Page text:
As much as I love the energy and hustle of New York City, it’s always a welcome change-of-pace to leave the city that never sleeps and remember what life’s like without subways, pavement, and eight million people crammed onto one tiny island.
Last weekend, I escaped the city to spend time at the beach with my friend — there was no WiFi, no distractions, and very poor cell reception, which basically meant a tech-free weekend, an anomaly that I readily embraced. One night however, after we trekked to the beach to look at the stars, my friend whipped out her phone and started pointing it at the sky. I could feel prickles of annoyance starting to rise — wasn’t it enough that we could actually see stars without smog or light pollution? Did we have to document the moment with an Instagram?
She, however, had bigger plans than taking a selfie with the stars. She opened up an app called SkyView, which shows you the stars, planets, and constellations that you’re looking at in real time when you point it towards the sky. We were finally able to identify all the constellations that we had gamely tried to find earlier, and could even see where the sun was, despite it being dark out.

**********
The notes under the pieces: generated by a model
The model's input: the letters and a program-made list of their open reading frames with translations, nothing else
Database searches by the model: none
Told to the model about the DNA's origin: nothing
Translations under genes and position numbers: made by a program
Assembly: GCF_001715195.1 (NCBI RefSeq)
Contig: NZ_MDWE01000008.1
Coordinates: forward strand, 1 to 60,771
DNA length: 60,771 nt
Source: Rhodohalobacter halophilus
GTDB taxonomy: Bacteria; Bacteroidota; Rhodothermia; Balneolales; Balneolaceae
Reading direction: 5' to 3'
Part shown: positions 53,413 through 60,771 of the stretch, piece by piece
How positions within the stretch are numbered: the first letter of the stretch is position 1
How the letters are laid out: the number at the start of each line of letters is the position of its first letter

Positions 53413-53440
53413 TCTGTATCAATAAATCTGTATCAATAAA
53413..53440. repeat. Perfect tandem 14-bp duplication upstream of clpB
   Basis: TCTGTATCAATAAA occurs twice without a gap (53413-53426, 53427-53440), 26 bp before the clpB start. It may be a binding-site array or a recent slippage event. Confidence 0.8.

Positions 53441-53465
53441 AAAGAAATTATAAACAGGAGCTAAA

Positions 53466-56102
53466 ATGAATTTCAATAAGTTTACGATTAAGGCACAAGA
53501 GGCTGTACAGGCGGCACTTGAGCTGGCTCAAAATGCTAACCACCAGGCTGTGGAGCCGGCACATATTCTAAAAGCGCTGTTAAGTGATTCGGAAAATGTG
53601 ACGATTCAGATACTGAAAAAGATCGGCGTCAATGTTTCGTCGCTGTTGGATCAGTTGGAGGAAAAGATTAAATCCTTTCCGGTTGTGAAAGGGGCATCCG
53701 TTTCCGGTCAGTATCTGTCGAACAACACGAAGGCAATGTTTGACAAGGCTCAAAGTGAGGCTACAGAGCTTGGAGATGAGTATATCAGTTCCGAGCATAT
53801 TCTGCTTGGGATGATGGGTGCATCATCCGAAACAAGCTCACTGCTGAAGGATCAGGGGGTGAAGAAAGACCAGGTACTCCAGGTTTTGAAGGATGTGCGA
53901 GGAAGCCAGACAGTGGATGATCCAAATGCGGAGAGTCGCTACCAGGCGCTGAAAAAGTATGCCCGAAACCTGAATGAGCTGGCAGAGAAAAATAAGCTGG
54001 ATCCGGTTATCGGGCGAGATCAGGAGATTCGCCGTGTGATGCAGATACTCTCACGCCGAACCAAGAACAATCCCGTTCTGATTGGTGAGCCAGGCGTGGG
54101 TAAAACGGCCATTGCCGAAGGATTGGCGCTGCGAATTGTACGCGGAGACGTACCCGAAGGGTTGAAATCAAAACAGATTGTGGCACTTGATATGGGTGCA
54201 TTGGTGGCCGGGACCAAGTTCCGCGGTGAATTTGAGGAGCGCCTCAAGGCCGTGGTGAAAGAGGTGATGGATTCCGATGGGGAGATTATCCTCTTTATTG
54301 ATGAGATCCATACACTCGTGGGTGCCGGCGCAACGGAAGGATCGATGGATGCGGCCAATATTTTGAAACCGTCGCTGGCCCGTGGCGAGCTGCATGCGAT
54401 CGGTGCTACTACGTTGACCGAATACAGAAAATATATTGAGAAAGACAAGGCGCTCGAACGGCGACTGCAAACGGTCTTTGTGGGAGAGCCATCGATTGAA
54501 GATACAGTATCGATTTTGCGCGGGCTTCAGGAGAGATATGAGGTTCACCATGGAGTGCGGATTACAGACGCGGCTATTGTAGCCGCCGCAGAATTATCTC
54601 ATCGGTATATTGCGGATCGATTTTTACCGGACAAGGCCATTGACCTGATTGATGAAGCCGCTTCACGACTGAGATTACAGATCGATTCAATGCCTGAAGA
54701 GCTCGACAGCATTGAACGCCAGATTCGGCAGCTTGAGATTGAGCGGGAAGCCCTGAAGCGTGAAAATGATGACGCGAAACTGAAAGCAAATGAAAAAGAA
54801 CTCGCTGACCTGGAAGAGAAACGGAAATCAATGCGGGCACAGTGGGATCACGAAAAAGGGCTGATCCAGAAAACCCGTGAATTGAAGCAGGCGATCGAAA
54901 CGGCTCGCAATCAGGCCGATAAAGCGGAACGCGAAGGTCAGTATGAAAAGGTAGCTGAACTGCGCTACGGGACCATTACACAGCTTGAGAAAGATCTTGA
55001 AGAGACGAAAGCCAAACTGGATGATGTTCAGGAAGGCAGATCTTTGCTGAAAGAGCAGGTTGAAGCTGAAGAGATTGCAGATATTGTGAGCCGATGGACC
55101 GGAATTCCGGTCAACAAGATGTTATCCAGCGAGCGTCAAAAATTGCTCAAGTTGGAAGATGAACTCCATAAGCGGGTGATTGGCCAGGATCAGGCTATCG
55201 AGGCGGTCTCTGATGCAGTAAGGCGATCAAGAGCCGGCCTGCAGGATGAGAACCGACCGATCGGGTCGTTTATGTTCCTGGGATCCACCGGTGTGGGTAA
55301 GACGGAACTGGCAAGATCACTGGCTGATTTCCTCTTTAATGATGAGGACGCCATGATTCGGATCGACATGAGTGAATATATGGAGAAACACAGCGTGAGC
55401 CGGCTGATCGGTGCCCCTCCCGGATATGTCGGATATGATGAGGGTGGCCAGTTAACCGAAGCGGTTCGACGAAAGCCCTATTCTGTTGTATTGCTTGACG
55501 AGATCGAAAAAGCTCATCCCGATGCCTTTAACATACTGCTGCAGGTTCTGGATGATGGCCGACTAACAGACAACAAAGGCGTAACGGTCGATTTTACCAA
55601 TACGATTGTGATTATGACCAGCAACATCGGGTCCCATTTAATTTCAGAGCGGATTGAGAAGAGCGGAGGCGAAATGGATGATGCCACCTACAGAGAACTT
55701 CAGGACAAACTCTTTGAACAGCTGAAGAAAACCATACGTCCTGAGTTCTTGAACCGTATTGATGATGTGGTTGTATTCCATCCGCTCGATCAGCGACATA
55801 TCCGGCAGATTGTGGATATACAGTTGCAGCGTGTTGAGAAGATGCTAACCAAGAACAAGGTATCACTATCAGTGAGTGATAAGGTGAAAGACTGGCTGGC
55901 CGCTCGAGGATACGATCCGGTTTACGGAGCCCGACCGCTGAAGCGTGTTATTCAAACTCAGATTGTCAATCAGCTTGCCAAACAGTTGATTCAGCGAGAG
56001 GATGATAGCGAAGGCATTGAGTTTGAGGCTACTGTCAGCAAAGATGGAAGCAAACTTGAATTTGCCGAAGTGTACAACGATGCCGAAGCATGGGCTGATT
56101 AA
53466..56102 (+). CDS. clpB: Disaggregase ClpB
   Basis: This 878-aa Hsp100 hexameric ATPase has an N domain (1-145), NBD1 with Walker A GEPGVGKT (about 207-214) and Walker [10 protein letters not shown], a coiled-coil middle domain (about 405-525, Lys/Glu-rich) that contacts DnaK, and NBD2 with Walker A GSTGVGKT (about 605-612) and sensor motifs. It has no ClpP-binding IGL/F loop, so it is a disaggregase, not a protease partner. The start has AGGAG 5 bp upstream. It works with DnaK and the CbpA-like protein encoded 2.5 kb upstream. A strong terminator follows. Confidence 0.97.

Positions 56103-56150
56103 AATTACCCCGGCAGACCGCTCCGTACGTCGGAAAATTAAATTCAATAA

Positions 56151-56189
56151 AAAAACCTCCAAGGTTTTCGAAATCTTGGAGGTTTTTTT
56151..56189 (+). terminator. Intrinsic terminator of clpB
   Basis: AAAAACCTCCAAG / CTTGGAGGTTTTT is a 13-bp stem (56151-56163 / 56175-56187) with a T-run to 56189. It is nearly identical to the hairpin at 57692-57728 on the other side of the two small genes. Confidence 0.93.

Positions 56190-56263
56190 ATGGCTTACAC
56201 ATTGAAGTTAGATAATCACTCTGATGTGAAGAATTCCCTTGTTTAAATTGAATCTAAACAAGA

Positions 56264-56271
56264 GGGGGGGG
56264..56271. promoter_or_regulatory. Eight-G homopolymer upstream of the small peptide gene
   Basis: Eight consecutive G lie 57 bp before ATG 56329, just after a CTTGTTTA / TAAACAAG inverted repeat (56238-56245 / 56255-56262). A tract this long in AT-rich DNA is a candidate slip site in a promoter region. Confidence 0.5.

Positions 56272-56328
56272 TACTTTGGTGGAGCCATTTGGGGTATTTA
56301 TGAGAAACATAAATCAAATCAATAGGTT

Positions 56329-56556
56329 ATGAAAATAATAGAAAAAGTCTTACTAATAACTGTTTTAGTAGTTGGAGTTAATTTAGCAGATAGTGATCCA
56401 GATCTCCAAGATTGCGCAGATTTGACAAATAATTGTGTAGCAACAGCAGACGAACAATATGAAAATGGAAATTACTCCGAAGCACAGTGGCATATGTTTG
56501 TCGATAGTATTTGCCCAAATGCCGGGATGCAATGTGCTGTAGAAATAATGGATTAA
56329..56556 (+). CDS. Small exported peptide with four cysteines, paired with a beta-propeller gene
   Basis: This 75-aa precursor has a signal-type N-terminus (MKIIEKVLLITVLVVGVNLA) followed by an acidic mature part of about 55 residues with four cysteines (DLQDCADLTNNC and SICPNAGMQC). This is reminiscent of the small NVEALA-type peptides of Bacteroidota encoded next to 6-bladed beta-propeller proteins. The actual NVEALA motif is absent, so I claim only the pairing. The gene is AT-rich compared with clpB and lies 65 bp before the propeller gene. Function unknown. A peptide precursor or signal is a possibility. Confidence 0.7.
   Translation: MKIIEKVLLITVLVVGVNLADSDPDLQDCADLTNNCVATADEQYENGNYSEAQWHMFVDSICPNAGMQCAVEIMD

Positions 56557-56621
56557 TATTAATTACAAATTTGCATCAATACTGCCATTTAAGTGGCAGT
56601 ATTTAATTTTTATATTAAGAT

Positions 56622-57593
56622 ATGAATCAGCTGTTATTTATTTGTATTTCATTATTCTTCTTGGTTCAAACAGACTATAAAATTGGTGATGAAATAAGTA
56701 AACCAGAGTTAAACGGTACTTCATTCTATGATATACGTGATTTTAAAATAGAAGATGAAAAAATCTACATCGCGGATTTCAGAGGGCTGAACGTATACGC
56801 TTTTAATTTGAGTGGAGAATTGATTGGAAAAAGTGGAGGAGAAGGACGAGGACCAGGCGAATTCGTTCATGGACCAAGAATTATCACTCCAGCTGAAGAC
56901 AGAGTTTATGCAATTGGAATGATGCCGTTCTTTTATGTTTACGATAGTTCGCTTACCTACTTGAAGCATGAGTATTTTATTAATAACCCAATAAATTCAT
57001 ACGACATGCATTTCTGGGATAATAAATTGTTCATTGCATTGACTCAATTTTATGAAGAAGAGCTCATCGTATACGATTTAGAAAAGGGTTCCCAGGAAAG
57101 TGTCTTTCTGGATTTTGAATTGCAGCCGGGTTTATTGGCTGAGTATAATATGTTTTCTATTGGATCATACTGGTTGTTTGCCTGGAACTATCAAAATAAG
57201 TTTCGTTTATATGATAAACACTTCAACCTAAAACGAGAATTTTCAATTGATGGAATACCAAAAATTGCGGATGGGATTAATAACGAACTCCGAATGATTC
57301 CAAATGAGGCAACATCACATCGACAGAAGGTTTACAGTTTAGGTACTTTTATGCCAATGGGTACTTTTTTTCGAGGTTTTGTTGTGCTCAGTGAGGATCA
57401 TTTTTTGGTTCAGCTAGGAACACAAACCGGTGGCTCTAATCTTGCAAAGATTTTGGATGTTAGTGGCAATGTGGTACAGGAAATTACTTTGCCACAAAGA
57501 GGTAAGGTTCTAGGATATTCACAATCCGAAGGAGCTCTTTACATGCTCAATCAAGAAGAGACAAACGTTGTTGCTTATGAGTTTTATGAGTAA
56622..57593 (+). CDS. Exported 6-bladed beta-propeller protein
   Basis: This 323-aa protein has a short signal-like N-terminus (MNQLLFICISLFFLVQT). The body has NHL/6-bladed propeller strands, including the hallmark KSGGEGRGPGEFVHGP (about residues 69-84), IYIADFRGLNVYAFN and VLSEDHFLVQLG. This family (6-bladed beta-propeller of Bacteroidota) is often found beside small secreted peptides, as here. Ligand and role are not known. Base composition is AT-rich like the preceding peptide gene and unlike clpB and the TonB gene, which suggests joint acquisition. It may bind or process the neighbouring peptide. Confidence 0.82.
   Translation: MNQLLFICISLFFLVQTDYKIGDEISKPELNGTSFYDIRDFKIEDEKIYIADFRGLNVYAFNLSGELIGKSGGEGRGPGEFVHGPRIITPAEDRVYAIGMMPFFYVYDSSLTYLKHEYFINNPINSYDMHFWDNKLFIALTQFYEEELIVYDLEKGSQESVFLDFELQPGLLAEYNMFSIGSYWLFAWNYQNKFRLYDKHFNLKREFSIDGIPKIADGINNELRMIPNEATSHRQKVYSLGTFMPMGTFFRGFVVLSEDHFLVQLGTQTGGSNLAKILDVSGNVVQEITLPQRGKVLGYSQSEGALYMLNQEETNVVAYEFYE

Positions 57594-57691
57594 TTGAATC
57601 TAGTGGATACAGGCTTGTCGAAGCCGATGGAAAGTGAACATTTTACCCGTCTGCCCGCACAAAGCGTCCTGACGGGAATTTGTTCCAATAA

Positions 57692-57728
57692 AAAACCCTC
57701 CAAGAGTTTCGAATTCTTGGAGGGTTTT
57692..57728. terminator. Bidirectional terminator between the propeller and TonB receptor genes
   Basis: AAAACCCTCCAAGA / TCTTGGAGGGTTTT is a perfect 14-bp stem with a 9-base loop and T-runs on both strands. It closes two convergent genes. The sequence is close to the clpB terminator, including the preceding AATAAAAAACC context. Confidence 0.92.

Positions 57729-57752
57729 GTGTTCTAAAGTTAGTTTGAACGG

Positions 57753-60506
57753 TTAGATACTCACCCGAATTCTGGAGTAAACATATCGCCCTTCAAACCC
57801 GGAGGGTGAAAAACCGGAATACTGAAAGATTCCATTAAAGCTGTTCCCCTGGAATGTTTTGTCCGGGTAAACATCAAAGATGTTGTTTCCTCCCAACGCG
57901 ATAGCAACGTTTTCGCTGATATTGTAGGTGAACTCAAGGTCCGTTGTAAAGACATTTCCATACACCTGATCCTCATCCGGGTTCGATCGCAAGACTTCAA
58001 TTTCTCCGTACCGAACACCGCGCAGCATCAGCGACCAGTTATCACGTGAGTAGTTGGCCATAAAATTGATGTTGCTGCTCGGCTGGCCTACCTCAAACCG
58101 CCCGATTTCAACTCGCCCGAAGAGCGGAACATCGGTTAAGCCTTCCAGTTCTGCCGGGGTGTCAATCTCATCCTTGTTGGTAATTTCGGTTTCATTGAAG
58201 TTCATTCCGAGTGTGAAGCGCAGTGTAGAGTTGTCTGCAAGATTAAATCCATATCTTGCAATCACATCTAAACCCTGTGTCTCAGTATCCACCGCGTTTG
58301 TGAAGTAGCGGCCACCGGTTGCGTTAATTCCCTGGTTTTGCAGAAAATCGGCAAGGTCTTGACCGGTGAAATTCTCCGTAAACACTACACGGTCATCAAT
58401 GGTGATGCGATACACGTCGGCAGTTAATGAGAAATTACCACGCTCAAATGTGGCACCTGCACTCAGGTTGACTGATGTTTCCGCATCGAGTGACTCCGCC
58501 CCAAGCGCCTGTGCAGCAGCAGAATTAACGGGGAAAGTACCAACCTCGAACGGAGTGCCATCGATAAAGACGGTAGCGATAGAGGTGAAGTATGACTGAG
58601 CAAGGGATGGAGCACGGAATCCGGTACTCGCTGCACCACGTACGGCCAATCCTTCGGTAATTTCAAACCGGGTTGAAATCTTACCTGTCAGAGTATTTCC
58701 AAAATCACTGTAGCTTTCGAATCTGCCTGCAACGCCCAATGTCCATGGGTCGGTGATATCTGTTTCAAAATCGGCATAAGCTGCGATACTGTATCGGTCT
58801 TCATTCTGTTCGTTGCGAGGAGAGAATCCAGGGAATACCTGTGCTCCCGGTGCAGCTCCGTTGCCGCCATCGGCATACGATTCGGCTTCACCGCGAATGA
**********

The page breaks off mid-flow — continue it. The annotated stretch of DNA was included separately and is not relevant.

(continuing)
SkyView needs no WiFi to work (a boon if you’re trying to connect with nature and have limited access to a modem) and can be used day or night. It’s currently available on the app store for $1.99, which is a steal for having a stargazing guide at your fingertips at all times.